Magnification devices for endodontic therapy

M. Del Fabbro, S. Taschieri, G. Lodi, G. Banfi, R. L. Weinstein

Research output: Contribution to journalArticlepeer-review


Background: After the introduction of microsurgical principles in endodontics, involving new techniques for root canal treatment, there has been a continuous search for enhancing the visualization of the surgical field. It would be interesting to know if the technical advantages for the operator brought in by magnification devices like surgical microscope, endoscope and magnifying loupes, are also associated with advantages for the patient, in terms of improvement of clinical and radiographic outcomes. Objectives: The purpose of this systematic review was to evaluate and compare the effects of endodontic treatment performed with the aid of magnification devices versus endodontic treatment without magnification devices. We also aimed at comparing among them the different magnification devices used in endodontics (microscope, endoscope, magnifying loupes). Search strategy: The Cochrane Oral Health Group Trials Register, CENTRAL, MEDLINE and EMBASE were searched with appropriate search strategies. Handsearching included nine dental journals. The bibliographies of relevant clinical trials and relevant articles were checked for identifying studies outside the handsearched journals. Seven manufacturers of instruments in the field of endodontics and / or endodontic surgery, as well as the authors of the identified randomized controlled trials (RCTs) were contacted in order to identify unpublished or ongoing RCTs. There were no language restrictions. The last electronic search was conducted on 2nd April 2009, and the last handsearching was undertaken on 31st January 2009. Selection criteria: All randomized and quasi-randomized trials comparing endodontic therapy performed with or without using one or more types of magnification device, as well as randomized and quasi-randomized trials comparing two or more magnification devices used as an adjunct to endodontic therapy were considered. Data collection and analysis: Screening of studies and data extraction were conducted independently and in duplicate. The Cochrane Collaboration statistical guidelines were to be followed for data synthesis. Main results: No trial could be included in the present review. All of the prospective trials that were identified, all dealing with endodontic surgery, had to be excluded for various reasons. Only one RCT was identified comparing three magnificators (magnifying loupes, surgical microscope, endoscope) in endodontic surgery. No RCT was found that compared the outcome of endodontic therapy using or without using a given magnification device. Authors' conclusions: No objective conclusion can be drawn from the results of this review as no article was identified in the current literature that satisfied the criteria for inclusion. It is unknown if and how the type of magnification device affects the treatment outcome, considering the high number of factors that may have a significant impact on the success of endodontic surgical procedure. This should be investigated by further longterm RCTs with large sample size. Technical advantages of magnificators have been widely reported in low evidence level studies, but they should be systematically addressed to know if there can be the clinical indication for using a given magnification device for specific clinical situations, such as for molar teeth, or if they can all be used interchangeably. Well-designed RCTs should also be performed to determine the true difference in terms of treatment success rates between using or not using a magnification device in both conventional and surgical endodontic treatment, if any exist. Plain language summary: Magnification devices for endodontic therapy. There are no data to draw a sound conclusion on the effect of adopting either a microscope, an endoscope, or magnifying loupes for better visualization in endodontic therapy, in terms of clinical outcomes. Though the use of magnification devices has often been associated with technical advantages for the operator and with an improved management of the root canal due to a better visualization of the operative field, it still has to be demonstrated that their use may lead to an improved treatment success rate. More long-term well-designed randomized trials with a large sample size are urgently needed to address the issues of the present review.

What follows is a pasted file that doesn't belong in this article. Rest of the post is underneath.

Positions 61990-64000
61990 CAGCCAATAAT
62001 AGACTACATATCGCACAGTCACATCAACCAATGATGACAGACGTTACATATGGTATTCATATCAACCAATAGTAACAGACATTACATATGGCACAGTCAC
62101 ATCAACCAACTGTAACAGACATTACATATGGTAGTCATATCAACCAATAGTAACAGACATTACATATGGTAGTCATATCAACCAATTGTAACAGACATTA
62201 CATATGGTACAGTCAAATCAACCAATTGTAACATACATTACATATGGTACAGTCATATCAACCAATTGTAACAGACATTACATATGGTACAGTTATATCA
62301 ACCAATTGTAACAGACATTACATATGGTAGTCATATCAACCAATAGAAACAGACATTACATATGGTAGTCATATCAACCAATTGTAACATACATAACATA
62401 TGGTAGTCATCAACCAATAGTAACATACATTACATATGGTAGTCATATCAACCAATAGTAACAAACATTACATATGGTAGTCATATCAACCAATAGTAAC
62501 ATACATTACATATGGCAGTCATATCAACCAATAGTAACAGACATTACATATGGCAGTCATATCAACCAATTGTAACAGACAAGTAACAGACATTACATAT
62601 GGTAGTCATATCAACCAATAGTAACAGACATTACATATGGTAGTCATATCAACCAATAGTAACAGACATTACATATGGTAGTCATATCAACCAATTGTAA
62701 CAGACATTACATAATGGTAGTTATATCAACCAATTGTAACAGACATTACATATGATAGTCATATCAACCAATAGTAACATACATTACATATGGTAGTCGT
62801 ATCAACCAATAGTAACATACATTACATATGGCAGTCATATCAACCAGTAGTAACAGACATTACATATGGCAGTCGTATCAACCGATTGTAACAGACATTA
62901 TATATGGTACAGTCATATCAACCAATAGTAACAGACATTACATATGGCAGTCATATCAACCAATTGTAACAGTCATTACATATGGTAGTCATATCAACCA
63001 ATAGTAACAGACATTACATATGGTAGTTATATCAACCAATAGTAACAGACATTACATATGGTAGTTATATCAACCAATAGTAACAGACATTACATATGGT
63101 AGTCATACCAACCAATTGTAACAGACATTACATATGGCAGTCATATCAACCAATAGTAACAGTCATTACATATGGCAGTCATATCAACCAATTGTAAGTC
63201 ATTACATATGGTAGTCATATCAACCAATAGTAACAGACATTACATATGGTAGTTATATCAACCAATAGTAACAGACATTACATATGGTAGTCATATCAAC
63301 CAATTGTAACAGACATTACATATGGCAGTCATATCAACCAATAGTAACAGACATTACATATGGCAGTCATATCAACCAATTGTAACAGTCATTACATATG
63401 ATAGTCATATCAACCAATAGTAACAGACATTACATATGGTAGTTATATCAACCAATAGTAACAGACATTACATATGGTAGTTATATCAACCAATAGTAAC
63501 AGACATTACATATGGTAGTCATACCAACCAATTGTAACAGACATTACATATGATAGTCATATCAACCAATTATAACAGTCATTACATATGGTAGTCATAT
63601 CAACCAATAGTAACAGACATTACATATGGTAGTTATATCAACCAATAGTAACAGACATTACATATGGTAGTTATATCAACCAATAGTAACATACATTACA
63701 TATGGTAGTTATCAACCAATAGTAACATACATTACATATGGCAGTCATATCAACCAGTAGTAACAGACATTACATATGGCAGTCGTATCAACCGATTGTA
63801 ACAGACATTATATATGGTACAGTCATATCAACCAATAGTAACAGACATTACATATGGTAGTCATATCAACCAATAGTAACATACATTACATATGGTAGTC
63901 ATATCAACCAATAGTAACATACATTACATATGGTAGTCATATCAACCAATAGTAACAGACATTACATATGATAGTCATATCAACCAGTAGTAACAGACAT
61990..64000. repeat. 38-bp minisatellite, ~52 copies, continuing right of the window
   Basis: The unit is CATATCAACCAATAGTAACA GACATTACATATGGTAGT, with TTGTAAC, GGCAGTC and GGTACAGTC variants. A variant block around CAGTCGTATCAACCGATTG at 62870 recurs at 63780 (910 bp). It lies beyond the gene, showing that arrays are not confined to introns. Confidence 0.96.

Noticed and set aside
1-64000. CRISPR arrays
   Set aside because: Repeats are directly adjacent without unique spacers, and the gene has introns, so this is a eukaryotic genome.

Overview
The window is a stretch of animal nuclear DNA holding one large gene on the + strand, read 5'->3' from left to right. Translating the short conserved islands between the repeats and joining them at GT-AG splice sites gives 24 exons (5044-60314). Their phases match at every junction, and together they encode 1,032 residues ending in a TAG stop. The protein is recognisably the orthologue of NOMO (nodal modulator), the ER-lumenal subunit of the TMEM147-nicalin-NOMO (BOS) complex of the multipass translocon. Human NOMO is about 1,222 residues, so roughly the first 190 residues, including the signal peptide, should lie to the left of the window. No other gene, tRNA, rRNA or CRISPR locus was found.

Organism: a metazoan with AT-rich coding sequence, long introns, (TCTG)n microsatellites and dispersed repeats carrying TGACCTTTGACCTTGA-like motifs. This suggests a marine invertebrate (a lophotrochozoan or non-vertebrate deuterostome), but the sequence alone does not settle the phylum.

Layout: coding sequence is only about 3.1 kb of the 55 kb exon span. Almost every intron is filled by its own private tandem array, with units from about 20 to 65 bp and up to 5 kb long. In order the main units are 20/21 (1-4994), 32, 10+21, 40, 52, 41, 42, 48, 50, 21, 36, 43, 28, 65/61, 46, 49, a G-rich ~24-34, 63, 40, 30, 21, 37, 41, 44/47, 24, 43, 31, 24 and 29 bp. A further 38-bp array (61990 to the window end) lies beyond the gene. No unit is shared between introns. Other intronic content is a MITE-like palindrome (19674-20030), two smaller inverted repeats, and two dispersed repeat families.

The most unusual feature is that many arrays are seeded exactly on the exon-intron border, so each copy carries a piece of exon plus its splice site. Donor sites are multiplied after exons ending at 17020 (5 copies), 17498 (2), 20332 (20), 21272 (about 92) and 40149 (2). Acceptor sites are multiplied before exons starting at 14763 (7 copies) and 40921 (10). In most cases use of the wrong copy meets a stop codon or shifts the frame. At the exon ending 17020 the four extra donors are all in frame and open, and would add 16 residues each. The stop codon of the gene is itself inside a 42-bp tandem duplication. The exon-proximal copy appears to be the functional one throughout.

Original languageEnglish
Pages (from-to)394-395
Number of pages2
JournalAustralian Dental Journal
Issue number4
Publication statusPublished - Dec 2009

ASJC Scopus subject areas

  • Dentistry(all)


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